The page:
September 28, 2016

Yucca Processing

Hollis Moore
Muley Point
September 14, 2016


Jenn told us about the basin with the cottonwoods on top of Cedar Mesa. It took me a while to find it. I was so distracted by the edge. This is a place of “ghost water”. The salt cedars and cottonwoods give away the clue. Drinking up any visible water, they left a bare basin. A bowl for me to make a yucca print. A place to process the yucca fibers. A day to listen the sounds of my tool muddled by the wind.
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September 27, 2016

Sense of Place in Sound

Molly Zimmer
Muley Point

September 8, 2016

The sense of a place you get from spending time in one location begins to reveal itself as a gesture: sound, touch, smell, and movement create your experience that lasts long after you leave.

At Muley Point, the ancient sand dunes are formed through the effects of water eroding, collecting in tinajas; creating unique densities in each rock. When these stones fall or become separated from the cliff edge in the expansion of freezing and thawing, they create a distinct sound. It echoes in the naturally occurring amphitheater acoustics, and breaks apart upon impact, or continues to tumble down impervious to the stones it contacts.

Stones became what I saw as the gesture of Muley Point, UT. Color, density, sound, and movement of each one prompted me to make a video demonstrating this process.


“Don’t Bust the Crust”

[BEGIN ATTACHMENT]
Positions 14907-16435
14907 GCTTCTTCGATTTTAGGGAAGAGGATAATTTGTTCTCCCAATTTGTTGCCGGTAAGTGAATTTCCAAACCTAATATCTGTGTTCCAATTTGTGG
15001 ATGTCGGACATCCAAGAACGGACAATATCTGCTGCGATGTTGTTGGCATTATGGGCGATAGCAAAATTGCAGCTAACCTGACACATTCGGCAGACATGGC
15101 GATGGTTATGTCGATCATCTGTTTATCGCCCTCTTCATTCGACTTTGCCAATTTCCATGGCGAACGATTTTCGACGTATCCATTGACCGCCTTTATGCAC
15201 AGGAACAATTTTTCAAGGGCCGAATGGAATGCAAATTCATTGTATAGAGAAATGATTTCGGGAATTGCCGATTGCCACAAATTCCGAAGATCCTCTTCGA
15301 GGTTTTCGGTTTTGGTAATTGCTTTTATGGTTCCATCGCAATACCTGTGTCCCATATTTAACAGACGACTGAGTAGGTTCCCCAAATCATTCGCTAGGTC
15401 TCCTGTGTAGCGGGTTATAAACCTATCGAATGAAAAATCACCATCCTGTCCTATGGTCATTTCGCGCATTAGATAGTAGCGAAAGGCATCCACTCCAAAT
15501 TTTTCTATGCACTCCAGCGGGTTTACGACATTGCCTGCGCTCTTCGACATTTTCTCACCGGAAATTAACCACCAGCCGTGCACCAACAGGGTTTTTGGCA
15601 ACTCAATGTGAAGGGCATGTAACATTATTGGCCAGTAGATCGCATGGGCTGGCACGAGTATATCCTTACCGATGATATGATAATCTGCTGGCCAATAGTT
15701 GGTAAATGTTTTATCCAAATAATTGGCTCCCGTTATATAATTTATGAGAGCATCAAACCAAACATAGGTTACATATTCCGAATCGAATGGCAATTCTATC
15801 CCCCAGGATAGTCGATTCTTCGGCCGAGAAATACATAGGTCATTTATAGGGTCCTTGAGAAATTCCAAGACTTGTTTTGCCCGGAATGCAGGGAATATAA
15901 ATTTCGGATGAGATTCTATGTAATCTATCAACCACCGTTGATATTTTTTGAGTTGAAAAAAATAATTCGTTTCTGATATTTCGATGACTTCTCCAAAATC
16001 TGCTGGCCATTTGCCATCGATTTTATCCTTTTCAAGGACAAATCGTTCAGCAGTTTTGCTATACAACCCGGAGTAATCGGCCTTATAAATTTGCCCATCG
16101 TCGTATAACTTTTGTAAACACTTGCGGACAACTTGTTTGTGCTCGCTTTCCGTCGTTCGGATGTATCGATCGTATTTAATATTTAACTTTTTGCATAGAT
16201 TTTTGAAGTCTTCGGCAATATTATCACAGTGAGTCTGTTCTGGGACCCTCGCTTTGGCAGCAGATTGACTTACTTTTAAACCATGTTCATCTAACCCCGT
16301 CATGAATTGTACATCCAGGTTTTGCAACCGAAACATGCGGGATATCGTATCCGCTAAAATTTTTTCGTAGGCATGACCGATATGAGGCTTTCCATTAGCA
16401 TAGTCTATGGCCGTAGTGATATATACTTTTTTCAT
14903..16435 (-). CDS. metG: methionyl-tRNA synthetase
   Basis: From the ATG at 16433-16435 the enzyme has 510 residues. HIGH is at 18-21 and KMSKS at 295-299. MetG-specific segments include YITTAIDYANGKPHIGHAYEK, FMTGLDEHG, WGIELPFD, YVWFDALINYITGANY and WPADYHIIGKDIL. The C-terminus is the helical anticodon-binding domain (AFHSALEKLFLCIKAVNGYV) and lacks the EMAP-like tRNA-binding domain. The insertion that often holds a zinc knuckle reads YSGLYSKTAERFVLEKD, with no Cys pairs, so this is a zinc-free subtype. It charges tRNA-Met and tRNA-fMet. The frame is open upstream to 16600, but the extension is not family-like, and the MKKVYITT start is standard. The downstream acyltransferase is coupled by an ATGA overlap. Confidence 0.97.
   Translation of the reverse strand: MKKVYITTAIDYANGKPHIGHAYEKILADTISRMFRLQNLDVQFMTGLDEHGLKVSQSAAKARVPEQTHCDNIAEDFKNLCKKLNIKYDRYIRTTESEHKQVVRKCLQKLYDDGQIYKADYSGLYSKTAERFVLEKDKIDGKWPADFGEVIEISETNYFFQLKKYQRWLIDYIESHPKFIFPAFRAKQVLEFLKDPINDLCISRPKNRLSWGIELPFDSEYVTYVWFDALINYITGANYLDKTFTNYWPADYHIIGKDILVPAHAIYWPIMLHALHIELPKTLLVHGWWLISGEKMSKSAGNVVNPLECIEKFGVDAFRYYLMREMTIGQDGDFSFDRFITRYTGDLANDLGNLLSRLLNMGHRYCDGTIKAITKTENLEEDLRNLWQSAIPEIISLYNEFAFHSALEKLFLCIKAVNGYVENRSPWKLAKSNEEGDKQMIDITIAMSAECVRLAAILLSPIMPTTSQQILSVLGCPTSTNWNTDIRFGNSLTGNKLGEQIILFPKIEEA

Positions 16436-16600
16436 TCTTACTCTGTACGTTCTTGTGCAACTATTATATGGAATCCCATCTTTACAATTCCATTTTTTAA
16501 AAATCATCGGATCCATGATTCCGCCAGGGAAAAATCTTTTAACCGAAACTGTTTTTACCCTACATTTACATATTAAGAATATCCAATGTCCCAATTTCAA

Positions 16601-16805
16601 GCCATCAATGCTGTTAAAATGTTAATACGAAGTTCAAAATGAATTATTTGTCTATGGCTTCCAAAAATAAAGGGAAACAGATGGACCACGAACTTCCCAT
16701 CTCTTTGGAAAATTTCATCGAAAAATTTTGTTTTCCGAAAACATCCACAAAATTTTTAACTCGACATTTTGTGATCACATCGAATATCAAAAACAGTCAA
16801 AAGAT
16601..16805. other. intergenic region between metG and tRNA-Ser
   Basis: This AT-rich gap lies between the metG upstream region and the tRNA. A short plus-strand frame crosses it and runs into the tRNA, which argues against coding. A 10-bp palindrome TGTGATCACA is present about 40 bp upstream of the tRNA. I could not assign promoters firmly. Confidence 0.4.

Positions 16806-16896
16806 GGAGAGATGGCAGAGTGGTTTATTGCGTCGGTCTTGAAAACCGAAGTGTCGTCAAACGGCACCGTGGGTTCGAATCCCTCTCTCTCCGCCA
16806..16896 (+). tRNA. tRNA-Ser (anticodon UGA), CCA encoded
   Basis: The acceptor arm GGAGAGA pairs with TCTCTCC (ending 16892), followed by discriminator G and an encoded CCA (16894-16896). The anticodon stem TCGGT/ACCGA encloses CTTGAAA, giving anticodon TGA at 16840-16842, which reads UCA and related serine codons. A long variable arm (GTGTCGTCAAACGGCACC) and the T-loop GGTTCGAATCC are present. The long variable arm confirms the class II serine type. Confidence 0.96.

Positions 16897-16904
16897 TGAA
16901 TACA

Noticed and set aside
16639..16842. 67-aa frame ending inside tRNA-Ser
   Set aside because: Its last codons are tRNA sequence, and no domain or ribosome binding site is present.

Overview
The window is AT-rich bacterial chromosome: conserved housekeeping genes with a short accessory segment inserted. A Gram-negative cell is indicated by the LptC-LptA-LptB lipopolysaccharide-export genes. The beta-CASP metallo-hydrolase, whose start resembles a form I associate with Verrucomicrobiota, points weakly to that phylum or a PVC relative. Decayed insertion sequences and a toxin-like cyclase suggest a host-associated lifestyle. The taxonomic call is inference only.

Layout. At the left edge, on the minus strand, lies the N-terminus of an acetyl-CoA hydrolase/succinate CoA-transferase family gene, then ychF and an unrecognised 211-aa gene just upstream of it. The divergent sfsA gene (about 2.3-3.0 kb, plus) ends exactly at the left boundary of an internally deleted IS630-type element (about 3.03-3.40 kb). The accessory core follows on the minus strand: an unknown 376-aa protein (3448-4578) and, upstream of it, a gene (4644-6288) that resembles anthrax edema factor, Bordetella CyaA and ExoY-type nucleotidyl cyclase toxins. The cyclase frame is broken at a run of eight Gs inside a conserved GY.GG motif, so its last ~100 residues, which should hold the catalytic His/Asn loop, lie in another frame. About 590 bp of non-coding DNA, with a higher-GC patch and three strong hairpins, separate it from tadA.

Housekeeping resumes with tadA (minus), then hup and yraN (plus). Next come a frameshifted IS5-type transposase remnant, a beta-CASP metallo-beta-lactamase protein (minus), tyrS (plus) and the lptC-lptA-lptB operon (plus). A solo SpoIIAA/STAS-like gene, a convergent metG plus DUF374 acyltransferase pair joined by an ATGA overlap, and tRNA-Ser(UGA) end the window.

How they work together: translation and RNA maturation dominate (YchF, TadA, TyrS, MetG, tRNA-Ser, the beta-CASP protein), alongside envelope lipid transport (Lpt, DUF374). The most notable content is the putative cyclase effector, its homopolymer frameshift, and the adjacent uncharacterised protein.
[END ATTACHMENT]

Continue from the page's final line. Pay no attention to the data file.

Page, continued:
By Nancy Dewhurst
Muley Point

September 6th, 2016

Last night we arrived at Muley Point after an eventful day of exploding fix-a-flat. I slept outside in a Tijana due to fear of my tent blowing over the edge of the mesa.

A Tijana (not the one I slept in)

September 26, 2016

For the Creatures of the Desert

By Kaitlin Bryson
Muley Point
September 8, 2016


It was a sweet relief to find myself in the aridity of this Mesa. I have a profound reverence for the old Pinyons and Junipers that populate the complex and complicated soil structure, which the lichens, microorganisms, and sparse rainfalls are slowly constructing. I wandered through the ancient landscape and found the indentations of numerous tinajas (basins) pocketing the sandstone boulders. These pools blossom after a rainfall and provide the desert’s creatures (plants, animals, soilweb, fungi, etc.) with life-giving waters. The observation of this made me reflect on a previous experiment in which I was dragging a large stone behind me in a giant circle as a meditation and dedication to the process of grieving. This action was physically difficult and put me in a trance-like state. Unfortunately, it was also a form a destruction to the ground below. This left me deeply troubled. Once I saw the tinajas, I decided that I wanted to grind the stone down and create a basin with my own hands. It would be an ode to grief, but also make a mark with the potential to hold or foster life, instead of destroy it.
an existing tinaja